Bimbo, then, dispenses with Barrymount’s metalanguage, and Jimmy Sr himself knows there is a time and place for it. On Christmas morning, for instance, he is stuck making conversation with Bimbo’s old mother-in-law.
Maybe she hadn’t said anything. Maybe she couldn’t help it, she couldn’t control her muscles, the ones that held her mouth up.
He heard feet on the path.
It was out before he knew it. And she nodded; she did; she’d heard him, oh christ!
She couldn’t have. No, she just nodded at the same time, that was all. He hoped.
Doyle takes a risk with the structure of his new book, which is more complex than the other two. It starts in a low key, reflecting Jimmy Sr’s empty days. About a quarter of the way through Bimbo, too, is let go by his bakery firm and puts part of his redundancy money into a fish-and-chip van. With no wheels, no brakes, no engine, no water, no electricity, filthy, too, almost beyond purification, the van might stand for the valiant illusions of Barrymount. Neither Bimbo nor Jimmy Sr knows even how to peel a potato. But they open up for business, and the book’s action gets into gear with demonic scenes of frying and spilling and beating the frozen cod, hard as chipboard, against the rusty freezer. The family lend a hand as the van becomes a kind of fortress under siege. The fellow from the Environmental Health is on their track. Kids try to disconnect the gas canisters. One of Gina’s nappies gets fried in batter (‘it’d look like a piece of cod, folded up,’ says Bimbo to the raving customer). All these splendours and miseries keep pace (the year is 1990) with Ireland’s successes in the World Cup.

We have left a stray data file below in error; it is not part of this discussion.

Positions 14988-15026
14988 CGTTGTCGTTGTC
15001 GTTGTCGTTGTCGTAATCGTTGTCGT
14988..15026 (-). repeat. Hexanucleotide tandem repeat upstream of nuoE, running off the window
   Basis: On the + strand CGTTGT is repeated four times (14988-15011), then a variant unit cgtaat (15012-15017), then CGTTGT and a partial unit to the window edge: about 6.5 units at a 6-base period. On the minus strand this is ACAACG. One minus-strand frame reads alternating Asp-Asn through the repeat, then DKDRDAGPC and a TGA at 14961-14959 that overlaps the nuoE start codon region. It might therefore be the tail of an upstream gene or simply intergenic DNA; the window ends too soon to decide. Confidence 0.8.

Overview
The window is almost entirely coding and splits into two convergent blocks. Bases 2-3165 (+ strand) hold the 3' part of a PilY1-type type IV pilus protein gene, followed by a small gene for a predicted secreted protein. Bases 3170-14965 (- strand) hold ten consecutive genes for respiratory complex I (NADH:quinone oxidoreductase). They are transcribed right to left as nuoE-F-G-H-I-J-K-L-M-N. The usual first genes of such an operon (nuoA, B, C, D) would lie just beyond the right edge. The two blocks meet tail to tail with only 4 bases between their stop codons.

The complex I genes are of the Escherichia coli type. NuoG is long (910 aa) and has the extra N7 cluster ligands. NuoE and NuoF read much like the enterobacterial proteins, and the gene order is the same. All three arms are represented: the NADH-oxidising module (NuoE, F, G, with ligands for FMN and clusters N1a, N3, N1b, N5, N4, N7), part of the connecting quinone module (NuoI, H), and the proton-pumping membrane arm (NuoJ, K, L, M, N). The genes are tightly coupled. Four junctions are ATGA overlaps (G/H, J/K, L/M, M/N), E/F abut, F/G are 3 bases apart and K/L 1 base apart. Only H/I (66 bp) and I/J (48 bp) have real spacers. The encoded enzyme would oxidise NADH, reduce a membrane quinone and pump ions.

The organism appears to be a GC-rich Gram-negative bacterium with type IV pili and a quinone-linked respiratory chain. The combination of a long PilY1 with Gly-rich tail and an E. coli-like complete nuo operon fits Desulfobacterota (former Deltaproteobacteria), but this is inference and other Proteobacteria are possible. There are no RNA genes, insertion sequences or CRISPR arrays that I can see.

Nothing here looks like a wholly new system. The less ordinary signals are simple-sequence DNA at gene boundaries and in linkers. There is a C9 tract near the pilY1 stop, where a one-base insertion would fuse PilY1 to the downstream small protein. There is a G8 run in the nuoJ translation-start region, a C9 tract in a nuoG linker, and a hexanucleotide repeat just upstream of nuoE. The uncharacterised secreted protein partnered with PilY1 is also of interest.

The country had gone soccer mad. Oul’ ones were explaining offside to each other ... There were no proper dinners being made at all. Half the mammies in Barrymount were watching the afternoon matches ... The whole place was living on chips.
Parked outside the Hikers’ Nest for the quarter-finals, the reeking van reaches the height of its earthly glory and Jimmy Sr takes home £160 on top of the dole. ‘And then they got beaten by the Italians and that was the end of that.’
After this dramatic check comes the third movement of the book. The publishers have accurately described The van as ‘a tender tale of male friendship, swimming in grease and stained with ketchup’. With the decline of the chipper trade comes a falling-out which we wouldn’t have thought possible. Bimbo – or perhaps it was his wife Maggic, one of those destructive women with a grand head on her shoulders – comes to believe that he’d do better with the van on his own. Jimmy Sr, once again, is let go. Roddy Doyle, however, has an impeccable sense of endings. We last see the two of them by night on the strand at Dollymount, the place where Stephen Dedalus recognised his destiny. They’re knee-deep in the freezing water (‘Jeeesus!!’), shoving drunkenly at the poxy van which has come between them and which, Bimbo confusedly knows, must be committed as a sacrifice to the sea. Even so, ‘You’ll be able to get it when the tide goes out again,’ says Jimmy Sr.
The Commitments has been filmed and the film rights of The Snapper are sold. When they get round to The van, let’s hope they can find a way of conveying the delicacy of human feeling in this book, and above all in its last scene.